The truth, of course, is that every story is different, and the happy truth is that some Jews have put their freedom to good use by becoming mystery writers. (more…)
April 14, 2014
Why is this week different from all other weeks? Because this week we eat the bread of affliction, otherwise known as Matzo. AND because this week we’re running not one but two Felonies of the Week: In honor of Reginald Hill we’re continuing our sale on all the books of his that we publish – nine of the early books in the “Dalziel and Pascoe” series, and four of his stunning non-series novels. And in honor of Passover, we’re offering a sale on Unorthodox Practices, the first in Marissa Piesman’s laugh-out-loud series about the ultimate Nice Jewish Girl.
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April 10, 2014
If I were truly loyal to the memory of Reginald Hill, this quiz would focus on Yorkshire. But I’m a pathetically soft southerner, and a Yank at that, so this week’s quiz is instead focused on coppers. How well do you know your fictional constabulary?
1. In Martha Grimes’ “pub” series, Richard Jury reports to Chief Supt. Racer, whose life is made miserable A) by Jury, and B) by a cat. What’s the cat’s name?
2. Inspector Morse has a number of grand passions, including opera, real ale, and crossword puzzles. He’s also keen on cars, and drives a Jaguar…but didn’t always. What car did he drive in the series’ early novels?
3. Morse may love opera, but for Nottingham cop Charlie Resnick, it’s jazz all the way. Plus a snack. So what does Resnick most like to eat?
4. Laurie R. King is perhaps best known as the author of the “Beekeeper’s Apprentice” novels, featuring a woman who apprentices herself to an aging but once famous detective. However, King also writes the “Kate Martinelli” series, about a gay police officer…in what city?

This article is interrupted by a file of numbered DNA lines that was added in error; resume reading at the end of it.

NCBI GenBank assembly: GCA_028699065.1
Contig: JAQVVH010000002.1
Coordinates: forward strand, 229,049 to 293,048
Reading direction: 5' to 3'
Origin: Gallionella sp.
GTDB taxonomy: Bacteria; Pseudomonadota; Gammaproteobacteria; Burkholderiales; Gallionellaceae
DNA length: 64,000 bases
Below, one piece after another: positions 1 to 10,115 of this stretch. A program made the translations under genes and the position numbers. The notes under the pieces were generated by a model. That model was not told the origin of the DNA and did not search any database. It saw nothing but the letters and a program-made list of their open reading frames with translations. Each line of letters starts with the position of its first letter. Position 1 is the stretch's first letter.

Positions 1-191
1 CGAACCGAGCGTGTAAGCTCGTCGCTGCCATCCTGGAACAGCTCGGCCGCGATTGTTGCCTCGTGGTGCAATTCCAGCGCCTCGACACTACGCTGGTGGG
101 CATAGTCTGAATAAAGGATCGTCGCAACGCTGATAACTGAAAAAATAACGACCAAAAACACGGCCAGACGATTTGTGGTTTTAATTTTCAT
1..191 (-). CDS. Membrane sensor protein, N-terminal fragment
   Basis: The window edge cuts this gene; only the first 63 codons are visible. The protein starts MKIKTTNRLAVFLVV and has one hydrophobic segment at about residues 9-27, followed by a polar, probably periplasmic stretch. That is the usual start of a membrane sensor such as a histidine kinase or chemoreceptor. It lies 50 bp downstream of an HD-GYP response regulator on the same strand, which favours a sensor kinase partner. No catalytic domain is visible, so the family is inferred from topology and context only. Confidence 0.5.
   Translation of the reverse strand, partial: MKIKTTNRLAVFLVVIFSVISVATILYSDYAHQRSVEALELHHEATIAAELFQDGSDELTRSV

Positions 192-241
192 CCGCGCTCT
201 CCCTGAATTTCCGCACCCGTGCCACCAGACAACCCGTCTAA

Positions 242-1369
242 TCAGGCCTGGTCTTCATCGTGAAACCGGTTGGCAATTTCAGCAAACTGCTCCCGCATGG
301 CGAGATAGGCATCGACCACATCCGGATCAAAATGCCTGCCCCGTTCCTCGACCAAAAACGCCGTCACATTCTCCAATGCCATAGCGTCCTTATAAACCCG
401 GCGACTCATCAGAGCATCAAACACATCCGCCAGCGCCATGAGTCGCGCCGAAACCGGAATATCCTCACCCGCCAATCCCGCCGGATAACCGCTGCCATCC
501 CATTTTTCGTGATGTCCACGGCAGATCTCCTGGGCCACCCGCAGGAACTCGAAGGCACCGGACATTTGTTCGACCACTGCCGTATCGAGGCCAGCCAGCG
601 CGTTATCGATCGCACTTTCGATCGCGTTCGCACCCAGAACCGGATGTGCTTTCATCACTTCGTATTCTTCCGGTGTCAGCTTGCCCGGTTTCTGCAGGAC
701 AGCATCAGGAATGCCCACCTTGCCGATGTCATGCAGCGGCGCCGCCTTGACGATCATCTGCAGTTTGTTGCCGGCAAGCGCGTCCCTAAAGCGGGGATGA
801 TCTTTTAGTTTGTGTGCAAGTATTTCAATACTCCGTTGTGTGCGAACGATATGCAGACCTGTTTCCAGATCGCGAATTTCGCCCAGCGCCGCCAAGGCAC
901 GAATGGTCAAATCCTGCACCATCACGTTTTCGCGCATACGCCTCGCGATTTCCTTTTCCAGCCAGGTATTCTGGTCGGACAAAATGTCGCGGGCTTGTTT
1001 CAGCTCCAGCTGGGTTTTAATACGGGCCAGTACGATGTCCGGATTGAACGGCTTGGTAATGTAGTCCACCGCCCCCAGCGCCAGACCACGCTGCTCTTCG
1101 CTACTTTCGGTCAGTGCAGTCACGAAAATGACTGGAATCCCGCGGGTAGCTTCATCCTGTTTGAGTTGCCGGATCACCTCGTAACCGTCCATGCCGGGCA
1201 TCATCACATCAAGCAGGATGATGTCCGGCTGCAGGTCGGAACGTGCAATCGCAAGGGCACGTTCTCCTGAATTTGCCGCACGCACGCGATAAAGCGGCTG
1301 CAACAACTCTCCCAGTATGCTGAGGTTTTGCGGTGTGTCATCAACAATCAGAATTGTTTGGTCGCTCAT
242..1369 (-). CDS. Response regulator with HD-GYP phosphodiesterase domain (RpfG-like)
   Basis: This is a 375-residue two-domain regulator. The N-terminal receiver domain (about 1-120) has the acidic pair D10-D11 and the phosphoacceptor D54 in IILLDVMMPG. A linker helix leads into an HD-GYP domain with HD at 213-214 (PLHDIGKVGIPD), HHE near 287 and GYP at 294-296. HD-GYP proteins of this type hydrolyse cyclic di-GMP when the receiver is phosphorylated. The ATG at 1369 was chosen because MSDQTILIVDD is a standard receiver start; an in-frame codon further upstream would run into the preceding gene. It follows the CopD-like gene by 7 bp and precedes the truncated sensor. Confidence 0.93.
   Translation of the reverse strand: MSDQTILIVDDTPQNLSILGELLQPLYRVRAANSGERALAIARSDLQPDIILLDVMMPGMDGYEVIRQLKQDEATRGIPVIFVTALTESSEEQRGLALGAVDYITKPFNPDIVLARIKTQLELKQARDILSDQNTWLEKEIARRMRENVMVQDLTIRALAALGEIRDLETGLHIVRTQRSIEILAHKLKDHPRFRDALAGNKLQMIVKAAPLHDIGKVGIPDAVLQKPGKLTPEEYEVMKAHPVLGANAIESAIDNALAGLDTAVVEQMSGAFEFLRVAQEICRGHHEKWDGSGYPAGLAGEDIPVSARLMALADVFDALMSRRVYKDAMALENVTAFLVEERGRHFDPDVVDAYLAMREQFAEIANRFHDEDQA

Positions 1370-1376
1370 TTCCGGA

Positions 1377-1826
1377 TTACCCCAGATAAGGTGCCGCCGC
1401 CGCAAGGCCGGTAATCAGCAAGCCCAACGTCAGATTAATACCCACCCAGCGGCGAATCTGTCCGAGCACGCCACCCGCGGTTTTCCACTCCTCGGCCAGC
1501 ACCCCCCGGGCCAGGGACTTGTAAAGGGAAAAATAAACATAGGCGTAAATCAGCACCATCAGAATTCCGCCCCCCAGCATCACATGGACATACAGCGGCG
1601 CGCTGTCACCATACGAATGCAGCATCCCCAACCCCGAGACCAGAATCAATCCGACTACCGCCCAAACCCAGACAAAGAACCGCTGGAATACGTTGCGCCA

5. The Dead Sit Round in a Ring (published by Your Favorite Small Press), features London detective Stella Mooney, who has “a vicious little vodka habit,” and is generally “messy, conflicted, angry, aging, and extraordinarily interesting.” She’s a splendid character in her own right, but also tips a hat to perhaps the greatest female copper in fiction, who could be similarly described. She was created by Lynda La Plante. What’s her name?
Last week’s quiz, now with an answer! And the previous two quizzes as well.
April 4, 2014
One of the games I used to enjoy playing with my bookstore customers was “What mystery writer would you most like to bring back from the dead?” Agatha Christie was a perennial favorite, ditto Raymond Chandler. But meaning no disrespect to either, today at least my vote would go to the late and much-lamented Reginald Hill, who wrote a stunning number of books (more than 24 in the Dalziel-and-Pascoe series alone, plus a clutch of short-story collections, the Joe Sixsmith series, and over a dozen stand-alone novels) and yet, by my calculation, didn’t write nearly enough. Andy Dalziel is one of my all-time favorite characters in the annals of mystery-fiction – fat, sweaty, vulgar, rude, and possessed of more nuanced intelligence and heart-stabbing decency than almost any series protagonist I can name. And I am at least as fond of Hill’s non-series books, particularly the ones that tilt toward espionage. Cheap thrills they may be – the literary equivalent of Doritos – but conspiracy thrillers are my secret guilty pleasure, and Hill’s Who Guards a Prince is perhaps the pleasur-iest of them all, with its twisted Masonic lodge and its knowing wink in the direction of the Kennedy compound.
Hill’s birthday was last week, but in a reminder that the Almighty doesn’t always giveth, Hill died about two years ago, taking with him stories we will never hear and characters we will never meet. Still, it’s always better to concentrate on the half-full glass, so on special this week: ALL the books we are privileged to publish by Reginald Hill. If somehow you have missed making Fat Andy’s acquaintance, jump on the series (completist-types will want to start with #1, A Clubbable Woman, but to my mind the series really finds its voice with #3, Ruling Passion, which came out in 1973). And if you’re a long-time Pascoe-and-Dalziel fan but have stuck there, jump on Prince or the wonderfully understated The Spy’s Wife, with Traitor’s Blood or Death of a Dormouse as a back-up treat. And raise a toast to Mr. Hill. He liked a drink, and if there’s any justice in the afterlife, he’s raising a pint himself.
Once again, this week only, all of Hill’s books are on sale at a 25% discount!